A planted pyramid may be seen by motorists traveling along Old Lascassas Road, about a half-mile from Middle Tennessee State University (MTSU). The state’s geographic core is designated by this straightforward structure.

The Parthenon in Nashville

Parthenon Nashville

The authentic Parthenon from Athens, Greece, is a full-size replica that can be found inside Centennial Park, just west of downtown Nashville. To serve as an opulent venue for Tennessee’s Centennial celebration in 1897, the building was constructed. The Parthenon is now a year-round art museum and a well-liked location for summertime performances.

Amish Country in Lawrenceburg

Due to the huge number of Amish residing in the region and their wide farms, which visitors may tour and buy locally produced goods from, Lawrenceburg proudly refers to itself as “Amish Country.” The Amish maintain an adequate Amish welcome center manned by Amish people since they are so welcoming of visitors who want to learn more about their way of simple living.

Grinder’s Switch in Centerville

On the well-liked Nashville-based television comedy series Hee Haw in the 1970s, Sarah Cannon portrayed the lovable role of Minnie Pearl. Minnie Pearl frequently referenced Grinder’s Switch, a genuine Centerville neighborhood and Sarah Cannon’s actual home, in her sketches. The small town took advantage of its star’s advertising and now has a charming entertainment area that welcomes guests to stop by and spend a while.

Bell Witch Cave in Adams

Legend has it that when John Bell, Sr. bought the property in Robertson County, Tennessee, that is now home to the famous cave, in 1871, a figure known as the Bell Witch attacked John and his family, leading to their deaths. Records from the period indicate that the being was capable of speaking and changing forms. This cave is thought to have served as the Witch’s primary hiding place. Although only for the adventurous, tours are offered.

Sheriff Buford Pusser Museums in Adamsville

In 1964, Buford Pusser was appointed sheriff of McNairy County. He quickly established a reputation as a tough lawman by attempting to break up the State Line Mob and Dixie Mafia organizations. Pusser saw his wife’s death and survived three assassination attempts. In reaction, Pusser hired a hitman to kill the people who killed his wife. If you recognize his name, it’s probably because he served as the model for the 1973 film Walking Tall.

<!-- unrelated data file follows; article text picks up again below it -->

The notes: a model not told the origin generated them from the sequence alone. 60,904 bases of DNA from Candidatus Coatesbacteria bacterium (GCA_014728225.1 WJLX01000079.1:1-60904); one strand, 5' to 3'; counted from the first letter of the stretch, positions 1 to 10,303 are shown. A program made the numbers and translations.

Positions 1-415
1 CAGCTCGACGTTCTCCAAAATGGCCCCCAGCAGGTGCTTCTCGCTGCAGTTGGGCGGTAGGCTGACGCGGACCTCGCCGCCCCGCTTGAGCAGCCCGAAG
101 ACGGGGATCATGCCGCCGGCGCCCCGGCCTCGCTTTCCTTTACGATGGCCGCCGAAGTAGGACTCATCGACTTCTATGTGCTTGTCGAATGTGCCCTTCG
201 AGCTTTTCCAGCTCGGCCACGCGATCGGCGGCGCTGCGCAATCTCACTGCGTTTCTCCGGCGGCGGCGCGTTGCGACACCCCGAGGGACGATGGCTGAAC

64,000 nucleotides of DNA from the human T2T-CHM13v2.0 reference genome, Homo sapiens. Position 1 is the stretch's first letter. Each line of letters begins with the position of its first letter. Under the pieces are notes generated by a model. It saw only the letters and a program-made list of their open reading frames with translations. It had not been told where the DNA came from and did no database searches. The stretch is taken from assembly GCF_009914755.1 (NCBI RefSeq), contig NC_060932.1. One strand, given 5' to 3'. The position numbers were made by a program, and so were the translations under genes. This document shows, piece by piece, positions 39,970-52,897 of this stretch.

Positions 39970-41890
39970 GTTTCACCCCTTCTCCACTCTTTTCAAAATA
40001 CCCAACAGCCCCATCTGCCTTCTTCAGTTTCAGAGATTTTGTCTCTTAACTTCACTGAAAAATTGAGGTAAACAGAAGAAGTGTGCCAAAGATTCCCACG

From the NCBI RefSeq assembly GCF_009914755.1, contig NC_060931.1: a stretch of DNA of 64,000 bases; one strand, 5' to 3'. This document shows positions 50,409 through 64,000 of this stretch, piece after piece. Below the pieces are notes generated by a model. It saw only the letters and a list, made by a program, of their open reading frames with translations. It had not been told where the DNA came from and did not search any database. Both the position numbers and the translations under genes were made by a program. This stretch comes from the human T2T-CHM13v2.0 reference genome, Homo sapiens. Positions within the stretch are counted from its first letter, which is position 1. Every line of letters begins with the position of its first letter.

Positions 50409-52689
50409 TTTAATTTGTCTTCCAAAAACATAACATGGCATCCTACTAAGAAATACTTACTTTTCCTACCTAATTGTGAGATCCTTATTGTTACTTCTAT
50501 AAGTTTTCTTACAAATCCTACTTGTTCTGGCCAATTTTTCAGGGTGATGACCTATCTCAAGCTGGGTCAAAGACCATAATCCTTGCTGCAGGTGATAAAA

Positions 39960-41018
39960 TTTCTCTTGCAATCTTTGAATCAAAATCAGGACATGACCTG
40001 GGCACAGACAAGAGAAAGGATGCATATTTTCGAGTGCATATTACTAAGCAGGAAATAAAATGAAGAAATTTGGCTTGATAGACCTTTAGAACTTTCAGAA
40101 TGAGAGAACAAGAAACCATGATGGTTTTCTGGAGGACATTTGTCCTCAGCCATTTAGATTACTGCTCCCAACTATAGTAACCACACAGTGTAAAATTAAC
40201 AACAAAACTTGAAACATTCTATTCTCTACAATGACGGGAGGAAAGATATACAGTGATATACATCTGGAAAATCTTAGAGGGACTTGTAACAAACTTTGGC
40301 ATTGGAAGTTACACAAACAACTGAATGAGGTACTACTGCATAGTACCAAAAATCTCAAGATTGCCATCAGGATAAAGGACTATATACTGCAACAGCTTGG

Reelfoot Lake

Much of the state’s western region was devastated by the New Madrid earthquake of 1813, the greatest earthquake in American history. Despite all of its devastation and destruction, the earthquake did create the state’s sole naturally formed lake, a stunning lake in what would eventually become Lake and Obion districts. Along the lake’s shoreline, the general public has access to a wide range of activities, including Reelfort Lake State Park in Tiptonville.

Tina Turner Museum in Browns

Fans of Tina Turner will be familiar with this city’s name because it refers to the singer’s hometown and the little town that inspired one of her songs, Nutbush City Limits. Visitors are welcome to learn about the beloved singer’s small town existence before she became famous in this location, which is roughly an hour’s drive northwest of Memphis. The museum is located in the structure that originally housed Turner’s primary school.

Casey Jones Village in Jackson

 

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In an effort to avoid colliding with a halted freight train, Illinois Central Railroad engineer Casey Jones made history by remaining on board his train. The only person who died in that terrible incident was Jones, who is reported to have saved the lives of his passengers by breaking convention and staying with the engine. Today, you may pay a visit to the engineer’s final residence inside the entertainment complex in his honor.

Crystal Shrine Grotto in Memphis

 

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A man-made cave, sixty feet down at the Memphis Memorial Park Cemetery, is filled with quartz crystals and other decorations, and harp music may be heard echoing off the walls. Every day at sunset, cemetery gates are closed.

Conclusion

For visitors looking for something out of the usual, Tennessee has a wide variety of amazing and distinctive experiences to offer. There are a variety of fascinating sites and activities to take enjoyment in like what is mentioned in this article. Whether you’re drawn to historical marvels, natural wonders, or oddball sights.